A Trustee of the Cheltenham Trust clarified that he had not been excluded from any meetings of The Trust in the last year.  He did however suggest that he would be inclined to watch webcasts of any council debates or votes where he had been required to withdraw from the meeting, so as to get a sense of how colleagues felt about a particular issue.


The Monitoring Officer gave the following responses to comments and questions raised by Members:


·         It was correct that councillors were nominated and appointed to these companies/trusts on the basis of their experience as community representatives.  However, by law, once appointed they were required to act in the best interest of the company/trust, whereas in their capacity as a councillor, they were expected to act in the public interest. Whilst the objectives and aims of these Companies / Trusts and those of the Council were, for the most part aligned, there was potential for conflict of interests where decisions affecting the financial position of those bodies were taken by the Council. 

·         Members were reminded that the requirement to withdraw from a meeting only applied where these interests existed and where the decision being taken by the council would have a financial impact (positive or negative) on the body/organisation.

·         Where such an interest did exist, it was possible for those members to apply for dispensation to speak and vote and the decision to grant dispensation would lie with the Standards Committee.  The Committee would, when making decisions on applications for dispensation, consider the facts and circumstances of the individual application, the grounds upon which dispensation may be granted (set out in paragraph 3.2 of the report) together with any advice from the Monitoring Officer.

·         Members could, of course, withdraw from the meeting and watch proceedings via the webcast, the rules existed not to prevent the Member from being aware of views of their colleague Councillors but rather to avoid creating the perception that the member(s) sought to influence the decision. 

·         The Monitoring Officer was not aware that Council appointed Directors or Trustees were routinely asked to leave meetings of any of the bodies to which they were nominated or appointed, and the report to the Committee had been prepared on the basis that they were entitled to participate at Board / Trust level.  She would need to look into this further and would report back on this issue in due course.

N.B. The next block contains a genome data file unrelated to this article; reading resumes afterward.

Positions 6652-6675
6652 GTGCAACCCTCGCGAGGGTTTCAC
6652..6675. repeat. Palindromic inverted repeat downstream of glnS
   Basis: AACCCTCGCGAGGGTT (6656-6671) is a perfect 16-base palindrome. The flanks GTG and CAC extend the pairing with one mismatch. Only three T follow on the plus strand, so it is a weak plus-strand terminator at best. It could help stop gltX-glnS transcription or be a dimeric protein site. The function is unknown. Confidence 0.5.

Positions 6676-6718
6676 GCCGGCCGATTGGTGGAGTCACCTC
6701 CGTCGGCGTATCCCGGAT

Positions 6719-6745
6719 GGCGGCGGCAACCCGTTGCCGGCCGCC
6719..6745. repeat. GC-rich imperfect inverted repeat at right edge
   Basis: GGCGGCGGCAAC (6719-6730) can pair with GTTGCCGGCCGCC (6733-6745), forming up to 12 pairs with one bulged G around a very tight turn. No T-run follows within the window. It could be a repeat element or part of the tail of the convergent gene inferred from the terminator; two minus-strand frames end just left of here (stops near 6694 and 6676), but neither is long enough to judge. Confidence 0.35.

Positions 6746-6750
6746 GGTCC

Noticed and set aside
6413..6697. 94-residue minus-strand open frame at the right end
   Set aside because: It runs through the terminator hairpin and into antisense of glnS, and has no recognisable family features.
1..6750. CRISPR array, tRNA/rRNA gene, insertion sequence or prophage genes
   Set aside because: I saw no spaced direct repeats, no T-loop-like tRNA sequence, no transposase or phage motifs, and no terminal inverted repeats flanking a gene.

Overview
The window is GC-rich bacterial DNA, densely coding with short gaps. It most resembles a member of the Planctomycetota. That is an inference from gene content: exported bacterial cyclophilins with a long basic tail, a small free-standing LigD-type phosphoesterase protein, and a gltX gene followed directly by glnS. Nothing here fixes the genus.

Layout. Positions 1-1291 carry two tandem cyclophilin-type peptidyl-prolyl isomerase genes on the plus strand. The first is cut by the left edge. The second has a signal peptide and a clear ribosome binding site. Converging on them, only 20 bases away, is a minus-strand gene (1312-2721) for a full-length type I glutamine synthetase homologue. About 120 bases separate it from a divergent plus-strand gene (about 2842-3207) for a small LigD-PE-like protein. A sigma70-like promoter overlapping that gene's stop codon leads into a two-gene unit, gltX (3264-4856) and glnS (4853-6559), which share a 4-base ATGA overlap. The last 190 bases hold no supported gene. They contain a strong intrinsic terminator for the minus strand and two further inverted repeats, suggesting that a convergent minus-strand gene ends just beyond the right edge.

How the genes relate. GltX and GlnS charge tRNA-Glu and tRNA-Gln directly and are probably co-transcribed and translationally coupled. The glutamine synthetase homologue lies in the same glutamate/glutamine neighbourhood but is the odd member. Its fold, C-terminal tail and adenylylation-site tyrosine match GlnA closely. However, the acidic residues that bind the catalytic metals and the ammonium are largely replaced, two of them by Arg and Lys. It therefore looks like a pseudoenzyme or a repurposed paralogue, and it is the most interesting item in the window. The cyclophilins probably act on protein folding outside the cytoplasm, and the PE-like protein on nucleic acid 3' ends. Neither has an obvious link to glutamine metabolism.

The Chairman invited the Independent Members to share their thoughts on the issue.  One of the Independent Persons felt that the proposed amendment would do little other than to cause concern to the public and urged the committee to think carefully about making this amendment.  The other Independent Person accepted the point made by a member that their presence would allow them to gauge how other members felt about the body; he agreed with his fellow Independent Member, that remaining in the meeting could be perceived as an effort to influence a decision.  He was comfortable that the ability of members to apply for dispensation recognised the potential for issues and felt that the current rules were completely workable and that they had the effect of protecting members against any question of doubt.  He suggested that given earlier comments, it would be prudent to remind all members about the dispensation procedure.


In closing, the Chairman confirmed that the Committee would not make a decision at this time, instead waiting for the publication of the ‘model code’ and that a summary of this debate would be sent to the CWG.  In the meantime, the Monitoring Officer would draft a note for members which reiterated the protection that the Code and dispensations offered members.  The Chairman would check and approve this on behalf of the committee.      


Upon a vote it was unanimously




1.    The Cheltenham Borough Council Code of Members’ Conduct be reviewed in July 2020, after the ‘Model Code’ has been published. 


2.    The Borough Solicitor & Monitoring Officer considers the matter of whether or not Members of the Council who are appointed by the Council to serve on Companies / Trusts are precluded, by virtue of their Office as Councillor, from participating as a Director / Trustee in any business considered / decisions taken by the Company / Trust.


3.    The Monitoring Officer draft a note for members which reiterates the protection that the Code and dispensations offer members and that this be approved by the Chairman on behalf of the committee.